Fiction, Monologues, Plays & More
ACT I- Mercy and The Dress of Eleanora Duse
Scene I: The author stands alone on a stage, one light. She looks out at the audience. Most sentences are spoken, but some declarative statements are sung.
AUTHOR: I am an artist. What am I going to make? For who? For what? What am I worth? Am I worth my market value? Am I worth what I can communicate? I am a woman. Am I worth to what I give birth? Am I worth how much I am loved? I am a human being. Am I worth what I do? Am I worth what I leave behind? Or am I worth just this. This moment- of being. These words have weight, you see, because I am delivering them. Written on a page, they are two-dimensional, they are scrap paper with scribbles. They are just another sentence in a sea of sentences. But then again, on a page, they are preserved. Here, they float- like bubbles. Maybe they’ll catch a light, and then reflect, but they pop and disappear. If I could, I would make each word into bubble, glitter, smoke- synapses firing, popping. Each sentence built upon a history of concepts, dreams a woven fabric that I could pull a sentence from my mouth and your mouth like a thread and unravel the entire universe, or fire it from a gun with an explosion that could start infinity again, anew. I can feel each word- light as air, and heavy as a rock in Virginia Woolf’s pocket- to hold me here, to weigh me down in this stream of now and now and now. I am here now. Until I am not. I do not understand. But still… I am. What do I make of it?
In the background, lights come up on a vintage boutique shop, HERSTORY BOUTIQUE, filled with brightly colored fabric, dresses. There is a birdcage with a fake parrot in it. A woman (PRICILLA) sits behind a counter, and another woman (LINDA) hangs things on hangers. Both are dressed too hip to be square.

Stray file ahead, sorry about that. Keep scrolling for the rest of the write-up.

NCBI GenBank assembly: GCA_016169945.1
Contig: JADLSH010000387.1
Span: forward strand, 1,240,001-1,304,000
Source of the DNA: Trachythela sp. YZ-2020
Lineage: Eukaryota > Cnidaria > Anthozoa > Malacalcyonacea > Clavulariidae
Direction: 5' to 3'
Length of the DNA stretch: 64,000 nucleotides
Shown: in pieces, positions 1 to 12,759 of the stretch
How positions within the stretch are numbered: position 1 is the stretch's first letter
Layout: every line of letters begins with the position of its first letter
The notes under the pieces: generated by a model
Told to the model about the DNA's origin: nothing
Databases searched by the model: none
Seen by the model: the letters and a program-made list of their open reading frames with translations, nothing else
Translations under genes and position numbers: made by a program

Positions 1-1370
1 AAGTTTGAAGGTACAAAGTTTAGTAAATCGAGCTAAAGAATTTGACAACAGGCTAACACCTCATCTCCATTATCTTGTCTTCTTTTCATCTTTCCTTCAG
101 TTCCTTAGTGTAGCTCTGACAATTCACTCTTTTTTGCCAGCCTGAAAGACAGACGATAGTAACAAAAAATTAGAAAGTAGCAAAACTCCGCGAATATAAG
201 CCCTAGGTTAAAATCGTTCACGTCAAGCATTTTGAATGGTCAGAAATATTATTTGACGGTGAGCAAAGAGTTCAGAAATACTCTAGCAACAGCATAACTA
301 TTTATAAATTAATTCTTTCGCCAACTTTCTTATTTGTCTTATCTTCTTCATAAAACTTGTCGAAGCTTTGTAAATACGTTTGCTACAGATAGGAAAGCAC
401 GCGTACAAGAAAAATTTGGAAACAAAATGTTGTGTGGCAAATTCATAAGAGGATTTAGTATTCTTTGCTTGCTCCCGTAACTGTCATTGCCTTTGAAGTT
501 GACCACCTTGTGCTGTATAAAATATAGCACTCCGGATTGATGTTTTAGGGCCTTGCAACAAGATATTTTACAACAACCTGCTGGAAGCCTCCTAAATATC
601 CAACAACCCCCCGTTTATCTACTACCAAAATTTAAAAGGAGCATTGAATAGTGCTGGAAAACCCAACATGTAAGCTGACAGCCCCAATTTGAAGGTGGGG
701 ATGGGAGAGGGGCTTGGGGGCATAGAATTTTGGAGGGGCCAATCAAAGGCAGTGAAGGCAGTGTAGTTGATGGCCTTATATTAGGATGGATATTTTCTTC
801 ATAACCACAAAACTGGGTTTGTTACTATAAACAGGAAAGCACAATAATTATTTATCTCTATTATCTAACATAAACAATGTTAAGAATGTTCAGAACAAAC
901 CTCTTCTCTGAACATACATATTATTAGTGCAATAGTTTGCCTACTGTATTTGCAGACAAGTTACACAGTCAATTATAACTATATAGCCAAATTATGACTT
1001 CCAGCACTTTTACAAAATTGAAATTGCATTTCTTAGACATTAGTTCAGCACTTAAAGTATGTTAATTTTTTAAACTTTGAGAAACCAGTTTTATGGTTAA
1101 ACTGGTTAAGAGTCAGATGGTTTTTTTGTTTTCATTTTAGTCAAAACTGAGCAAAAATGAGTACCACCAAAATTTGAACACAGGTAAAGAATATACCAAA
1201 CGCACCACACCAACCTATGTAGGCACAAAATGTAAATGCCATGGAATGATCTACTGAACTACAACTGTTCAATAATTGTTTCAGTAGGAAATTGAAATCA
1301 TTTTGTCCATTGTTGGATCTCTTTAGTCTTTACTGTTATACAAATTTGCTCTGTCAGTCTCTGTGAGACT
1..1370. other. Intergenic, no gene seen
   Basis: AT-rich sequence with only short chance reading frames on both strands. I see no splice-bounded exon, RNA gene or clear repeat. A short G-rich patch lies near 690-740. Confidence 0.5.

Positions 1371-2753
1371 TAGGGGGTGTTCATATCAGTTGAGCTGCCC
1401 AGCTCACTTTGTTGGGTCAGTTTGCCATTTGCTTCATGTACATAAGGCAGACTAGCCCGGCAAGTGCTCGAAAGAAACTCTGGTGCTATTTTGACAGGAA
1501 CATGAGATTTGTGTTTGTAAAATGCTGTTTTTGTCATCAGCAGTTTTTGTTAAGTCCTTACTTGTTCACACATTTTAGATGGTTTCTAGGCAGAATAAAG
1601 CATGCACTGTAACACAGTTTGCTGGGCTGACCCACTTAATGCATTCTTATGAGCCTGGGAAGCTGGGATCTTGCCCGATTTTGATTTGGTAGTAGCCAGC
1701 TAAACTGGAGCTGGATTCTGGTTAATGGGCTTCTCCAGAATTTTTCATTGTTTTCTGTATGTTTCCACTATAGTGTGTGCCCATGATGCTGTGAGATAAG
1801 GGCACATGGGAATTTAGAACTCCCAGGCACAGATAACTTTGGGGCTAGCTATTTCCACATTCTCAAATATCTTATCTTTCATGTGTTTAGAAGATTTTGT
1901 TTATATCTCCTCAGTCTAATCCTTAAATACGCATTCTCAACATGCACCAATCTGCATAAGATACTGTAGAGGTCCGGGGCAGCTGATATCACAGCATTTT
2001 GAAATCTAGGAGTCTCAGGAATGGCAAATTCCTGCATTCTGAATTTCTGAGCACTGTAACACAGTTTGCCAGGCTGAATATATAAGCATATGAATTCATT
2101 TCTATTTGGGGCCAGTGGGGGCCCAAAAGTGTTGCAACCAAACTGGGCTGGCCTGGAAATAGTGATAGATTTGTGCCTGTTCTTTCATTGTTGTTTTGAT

AUTHOR: Well, I guess I start by making my day. This day. Here I am! I have things to do, but can I really do them wearing this? Jesus, I need new clothes. And shoes. And there’s this store-
The bell-chimes of a door ring as the AUTHOR enters the store. (The chimes sound like bells attached to a door, with a mechanized “We’re going to make it after all!” from The Mary Tyler Moore show that sound simultaneously. These ring every time someone enters or exits).
PRICILLA: May I help you?
AUTHOR: I’m just looking. (To the audience) I’ve wandered by this store so many times- I guess I just wandered in. (Looking at an item) I can’t afford anything in this store… my goodness. Herstory Boutique. Twenty thousand dollars for a dress!
LINDA: Oh, that’s not just any dress.
AUTHOR: No, I can see that, it’s gorgeous- I love it- but I just can’t imagine paying that much for a dress. I mean, really I can’t even imagine it.
LINDA: Well, now you can imagine it, because you can see it right in front of you. No imagination necessary. What I’m guessing you can’t imagine now is how a dress would be worth twenty thousand dollars. So let me explain. “Herstory is a Ladies Boutique, for the precious, and precocious.” Not just any woman would understand the meaning, the weight behind these objects. They are dreams manifest. They are here- these objects that have made their way as artifacts through time— here for women. Here for sale!
AUTHOR: Well, you shouldn’t assume things about my imagination. I can imagine a lot of things. You see, I’m an artist.
LINDA: Well then, this is definitely your store! Artists love this stuff! What kind of artist are you?
AUTHOR: Well, I’m an actor, a writer- a scholar- a singer- a poet-
PRICILLA: A welfare recipient and burden on the state?